“Take one portion of lean pork and one of fatty pork and mince them into a fine paste. Take pine-nuts, shitake, the tips of bamboo shoots, water chestnuts, soy-pickled cucumbers and ginger, then mince them into a fine paste as well. Combine everything with powdered starch and shape the mixture into balls. Place the meatballs on a dish and steam with sweet wine and autumn sauce. When eaten, the texture of the meatballs should be crisp and tender. Jia Zhihua once said: “To make meatballs, the meat should be finely cut and not chopped”. There is truth in his statement.”
An “eight treasured” dish with only six side ingredients? Quaint. But truth is this recipe is missing more than just ingredients, it is missing a huge chunk of information on technique.
In order to have meatballs with that “crisp and tender” texture of good fishballs, you need to beat the pork mixture for quite a while with salt. If you made the meatballs exactly according to Yuan Mei’s instructions, what you would get are loose, floury meatballs like those from IKEA that don’t have much of any texture. By machine, mixing and beating the meat mixture for texture takes a good half an hour, by hand, this would have taken a lot lot longer.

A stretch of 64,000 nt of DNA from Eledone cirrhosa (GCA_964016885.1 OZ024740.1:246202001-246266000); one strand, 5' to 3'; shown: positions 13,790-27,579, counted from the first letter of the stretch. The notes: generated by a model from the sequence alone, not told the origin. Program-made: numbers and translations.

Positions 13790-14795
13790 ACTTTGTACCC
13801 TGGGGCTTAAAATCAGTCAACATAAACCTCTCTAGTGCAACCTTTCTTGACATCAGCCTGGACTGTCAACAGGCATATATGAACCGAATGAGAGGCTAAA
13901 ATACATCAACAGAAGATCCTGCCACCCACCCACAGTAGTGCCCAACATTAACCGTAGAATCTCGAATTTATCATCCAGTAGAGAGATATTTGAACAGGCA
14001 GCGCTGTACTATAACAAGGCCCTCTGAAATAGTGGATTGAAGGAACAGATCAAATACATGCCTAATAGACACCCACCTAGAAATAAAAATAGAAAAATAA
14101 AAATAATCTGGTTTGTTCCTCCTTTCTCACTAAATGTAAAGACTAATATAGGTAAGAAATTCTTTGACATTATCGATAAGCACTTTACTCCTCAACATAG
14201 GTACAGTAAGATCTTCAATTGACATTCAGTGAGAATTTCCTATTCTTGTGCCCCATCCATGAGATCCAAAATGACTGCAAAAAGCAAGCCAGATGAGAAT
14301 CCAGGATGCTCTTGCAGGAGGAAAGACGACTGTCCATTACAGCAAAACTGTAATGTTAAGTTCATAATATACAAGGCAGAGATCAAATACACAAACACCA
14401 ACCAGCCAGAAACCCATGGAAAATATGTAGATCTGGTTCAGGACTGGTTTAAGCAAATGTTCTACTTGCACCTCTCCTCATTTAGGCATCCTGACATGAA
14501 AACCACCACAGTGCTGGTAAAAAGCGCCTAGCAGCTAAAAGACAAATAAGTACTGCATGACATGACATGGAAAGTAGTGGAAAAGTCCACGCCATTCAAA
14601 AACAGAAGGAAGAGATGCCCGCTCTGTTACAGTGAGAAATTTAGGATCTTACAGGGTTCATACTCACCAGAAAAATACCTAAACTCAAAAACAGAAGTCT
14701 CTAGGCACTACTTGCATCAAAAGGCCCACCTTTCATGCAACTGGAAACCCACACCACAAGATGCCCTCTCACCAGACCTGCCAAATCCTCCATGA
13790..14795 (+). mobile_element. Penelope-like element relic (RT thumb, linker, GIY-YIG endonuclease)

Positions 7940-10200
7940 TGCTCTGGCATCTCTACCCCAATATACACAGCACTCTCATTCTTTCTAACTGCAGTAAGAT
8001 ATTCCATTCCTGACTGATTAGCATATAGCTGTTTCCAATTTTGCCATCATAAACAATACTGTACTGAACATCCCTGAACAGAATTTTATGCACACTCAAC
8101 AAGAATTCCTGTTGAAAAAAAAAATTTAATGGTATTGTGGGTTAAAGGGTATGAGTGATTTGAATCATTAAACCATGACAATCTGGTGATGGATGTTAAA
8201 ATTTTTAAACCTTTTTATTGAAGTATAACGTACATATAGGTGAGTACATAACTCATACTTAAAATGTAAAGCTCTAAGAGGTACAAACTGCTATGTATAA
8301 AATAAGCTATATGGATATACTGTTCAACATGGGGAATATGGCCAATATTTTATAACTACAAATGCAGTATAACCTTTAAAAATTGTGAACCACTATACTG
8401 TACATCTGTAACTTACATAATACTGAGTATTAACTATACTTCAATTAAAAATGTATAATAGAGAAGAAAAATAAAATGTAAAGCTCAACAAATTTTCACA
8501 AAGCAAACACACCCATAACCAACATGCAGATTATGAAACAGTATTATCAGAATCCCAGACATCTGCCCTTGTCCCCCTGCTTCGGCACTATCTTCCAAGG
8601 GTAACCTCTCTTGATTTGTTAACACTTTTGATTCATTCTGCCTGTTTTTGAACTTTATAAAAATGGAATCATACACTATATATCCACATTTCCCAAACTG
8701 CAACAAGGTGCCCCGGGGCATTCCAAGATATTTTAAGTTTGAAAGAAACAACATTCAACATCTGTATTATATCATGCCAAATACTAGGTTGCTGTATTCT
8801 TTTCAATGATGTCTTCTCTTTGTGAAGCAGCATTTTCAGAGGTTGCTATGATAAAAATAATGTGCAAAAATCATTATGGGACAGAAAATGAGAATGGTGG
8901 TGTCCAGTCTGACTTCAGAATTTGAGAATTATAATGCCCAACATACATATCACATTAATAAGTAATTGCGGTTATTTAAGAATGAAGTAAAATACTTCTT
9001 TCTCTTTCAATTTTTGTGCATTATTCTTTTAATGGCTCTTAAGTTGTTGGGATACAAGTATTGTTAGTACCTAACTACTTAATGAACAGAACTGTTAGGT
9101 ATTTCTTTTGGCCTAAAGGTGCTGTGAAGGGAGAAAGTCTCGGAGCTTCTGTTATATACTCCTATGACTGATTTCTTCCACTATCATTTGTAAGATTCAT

The final statement extolling meatballs made with finely cut pork makes a good deal of sense. For the same reasons why coffee ground using mills are better than that ground using blade grinders, finely cut the pork produces minced pork with more even particle sizes. This evenly minced pork in turn produces meatballs with a more consistent and enjoyable texture. As for how long it would have taken to finely cut enough pork for one’s meatballs, I could not imagine.
Thank goodness for modern food processing machines.
“For this dish, use a mixture of half lean and half fatty pork that has been sliced thinly and marinaded in soy sauce. Stir-fry the pork in oil. When the pork starts to crackle, add soy sauce, water, green onions, squash, winter bamboo shoots, and white garlic chives. Be sure to finish the dish by stir-frying over very high heat.”